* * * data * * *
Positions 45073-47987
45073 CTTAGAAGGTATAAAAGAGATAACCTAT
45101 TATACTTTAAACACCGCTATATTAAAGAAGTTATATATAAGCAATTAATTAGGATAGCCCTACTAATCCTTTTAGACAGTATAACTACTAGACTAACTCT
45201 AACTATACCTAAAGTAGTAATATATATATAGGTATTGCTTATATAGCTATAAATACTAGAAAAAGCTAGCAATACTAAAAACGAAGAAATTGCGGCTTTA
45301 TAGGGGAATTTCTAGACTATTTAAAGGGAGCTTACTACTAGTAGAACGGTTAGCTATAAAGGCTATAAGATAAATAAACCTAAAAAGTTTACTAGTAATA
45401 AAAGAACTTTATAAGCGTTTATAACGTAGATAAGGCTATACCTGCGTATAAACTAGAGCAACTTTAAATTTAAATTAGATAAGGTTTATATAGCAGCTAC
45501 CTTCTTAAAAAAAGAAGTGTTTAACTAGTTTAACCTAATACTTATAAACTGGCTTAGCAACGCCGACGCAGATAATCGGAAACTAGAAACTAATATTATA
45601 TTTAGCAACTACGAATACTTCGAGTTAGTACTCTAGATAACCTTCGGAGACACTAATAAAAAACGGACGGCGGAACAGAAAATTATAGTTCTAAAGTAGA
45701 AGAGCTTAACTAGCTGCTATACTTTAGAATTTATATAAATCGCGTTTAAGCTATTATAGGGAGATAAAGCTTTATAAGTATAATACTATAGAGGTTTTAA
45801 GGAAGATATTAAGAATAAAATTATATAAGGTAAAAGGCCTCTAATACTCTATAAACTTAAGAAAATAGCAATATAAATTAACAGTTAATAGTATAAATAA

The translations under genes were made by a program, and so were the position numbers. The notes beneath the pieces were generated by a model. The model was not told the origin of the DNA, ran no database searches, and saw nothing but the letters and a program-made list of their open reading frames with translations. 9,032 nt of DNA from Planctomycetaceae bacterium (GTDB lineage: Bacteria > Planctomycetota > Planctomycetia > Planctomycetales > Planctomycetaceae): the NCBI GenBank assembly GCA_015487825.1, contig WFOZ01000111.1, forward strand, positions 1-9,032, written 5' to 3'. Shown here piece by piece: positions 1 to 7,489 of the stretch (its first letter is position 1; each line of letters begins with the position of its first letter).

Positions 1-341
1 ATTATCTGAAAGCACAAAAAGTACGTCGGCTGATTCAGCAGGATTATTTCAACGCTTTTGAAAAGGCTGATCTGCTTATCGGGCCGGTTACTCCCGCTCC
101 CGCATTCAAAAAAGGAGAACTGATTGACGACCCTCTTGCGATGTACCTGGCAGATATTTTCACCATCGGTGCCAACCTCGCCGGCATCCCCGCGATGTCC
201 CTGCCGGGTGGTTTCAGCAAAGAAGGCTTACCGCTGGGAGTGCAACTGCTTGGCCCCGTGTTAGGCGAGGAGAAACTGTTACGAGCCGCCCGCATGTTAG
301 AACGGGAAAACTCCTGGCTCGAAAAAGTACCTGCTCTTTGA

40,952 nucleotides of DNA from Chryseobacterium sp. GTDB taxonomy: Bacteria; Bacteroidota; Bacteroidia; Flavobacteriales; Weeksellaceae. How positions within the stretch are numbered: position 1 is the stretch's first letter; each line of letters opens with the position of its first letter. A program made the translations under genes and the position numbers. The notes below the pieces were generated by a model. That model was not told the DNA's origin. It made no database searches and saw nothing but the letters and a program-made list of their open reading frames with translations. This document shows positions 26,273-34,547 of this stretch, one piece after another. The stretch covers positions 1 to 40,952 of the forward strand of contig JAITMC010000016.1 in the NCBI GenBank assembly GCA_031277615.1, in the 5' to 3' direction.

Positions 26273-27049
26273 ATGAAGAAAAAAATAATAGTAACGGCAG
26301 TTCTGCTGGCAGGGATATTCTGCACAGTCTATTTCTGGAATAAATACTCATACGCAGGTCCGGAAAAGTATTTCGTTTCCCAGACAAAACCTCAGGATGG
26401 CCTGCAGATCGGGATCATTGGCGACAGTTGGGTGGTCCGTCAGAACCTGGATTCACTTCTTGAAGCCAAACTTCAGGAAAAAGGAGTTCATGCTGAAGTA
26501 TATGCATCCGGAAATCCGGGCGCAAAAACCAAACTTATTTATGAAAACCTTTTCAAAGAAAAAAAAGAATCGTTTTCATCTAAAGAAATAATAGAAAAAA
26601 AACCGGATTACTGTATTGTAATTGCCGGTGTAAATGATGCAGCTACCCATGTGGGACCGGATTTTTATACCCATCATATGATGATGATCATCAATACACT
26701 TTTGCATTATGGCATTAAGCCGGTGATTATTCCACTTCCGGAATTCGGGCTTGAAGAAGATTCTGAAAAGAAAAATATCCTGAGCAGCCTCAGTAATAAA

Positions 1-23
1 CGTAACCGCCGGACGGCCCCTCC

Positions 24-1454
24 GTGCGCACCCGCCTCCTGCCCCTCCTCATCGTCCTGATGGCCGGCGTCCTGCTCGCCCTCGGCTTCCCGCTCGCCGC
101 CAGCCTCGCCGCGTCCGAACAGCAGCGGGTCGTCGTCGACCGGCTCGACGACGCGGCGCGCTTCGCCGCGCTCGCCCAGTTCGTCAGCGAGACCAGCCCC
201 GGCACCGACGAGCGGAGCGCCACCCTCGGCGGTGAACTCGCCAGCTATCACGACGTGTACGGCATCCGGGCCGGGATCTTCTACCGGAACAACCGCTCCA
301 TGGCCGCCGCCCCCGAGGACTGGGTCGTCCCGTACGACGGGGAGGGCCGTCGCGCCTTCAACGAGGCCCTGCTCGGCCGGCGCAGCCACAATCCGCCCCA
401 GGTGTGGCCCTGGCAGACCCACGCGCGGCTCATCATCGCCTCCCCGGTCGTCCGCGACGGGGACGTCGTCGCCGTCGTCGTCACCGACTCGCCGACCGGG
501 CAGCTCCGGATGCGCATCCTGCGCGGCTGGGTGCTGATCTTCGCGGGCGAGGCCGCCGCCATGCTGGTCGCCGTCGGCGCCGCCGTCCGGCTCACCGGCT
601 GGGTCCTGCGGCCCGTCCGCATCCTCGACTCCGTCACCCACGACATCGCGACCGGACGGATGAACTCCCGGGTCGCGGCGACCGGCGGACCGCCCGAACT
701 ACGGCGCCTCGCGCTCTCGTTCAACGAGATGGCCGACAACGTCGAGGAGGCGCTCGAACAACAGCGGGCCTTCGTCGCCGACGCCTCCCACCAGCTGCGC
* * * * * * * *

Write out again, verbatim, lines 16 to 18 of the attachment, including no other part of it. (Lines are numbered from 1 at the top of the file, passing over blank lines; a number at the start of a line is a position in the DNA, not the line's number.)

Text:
301 AACGGGAAAACTCCTGGCTCGAAAAAGTACCTGCTCTTTGA

40,952 nucleotides of DNA from Chryseobacterium sp. GTDB taxonomy: Bacteria; Bacteroidota; Bacteroidia; Flavobacteriales; Weeksellaceae. How positions within the stretch are numbered: position 1 is the stretch's first letter; each line of letters opens with the position of its first letter. A program made the translations under genes and the position numbers. The notes below the pieces were generated by a model. That model was not told the DNA's origin. It made no database searches and saw nothing but the letters and a program-made list of their open reading frames with translations. This document shows positions 26,273-34,547 of this stretch, one piece after another. The stretch covers positions 1 to 40,952 of the forward strand of contig JAITMC010000016.1 in the NCBI GenBank assembly GCA_031277615.1, in the 5' to 3' direction.

Positions 26273-27049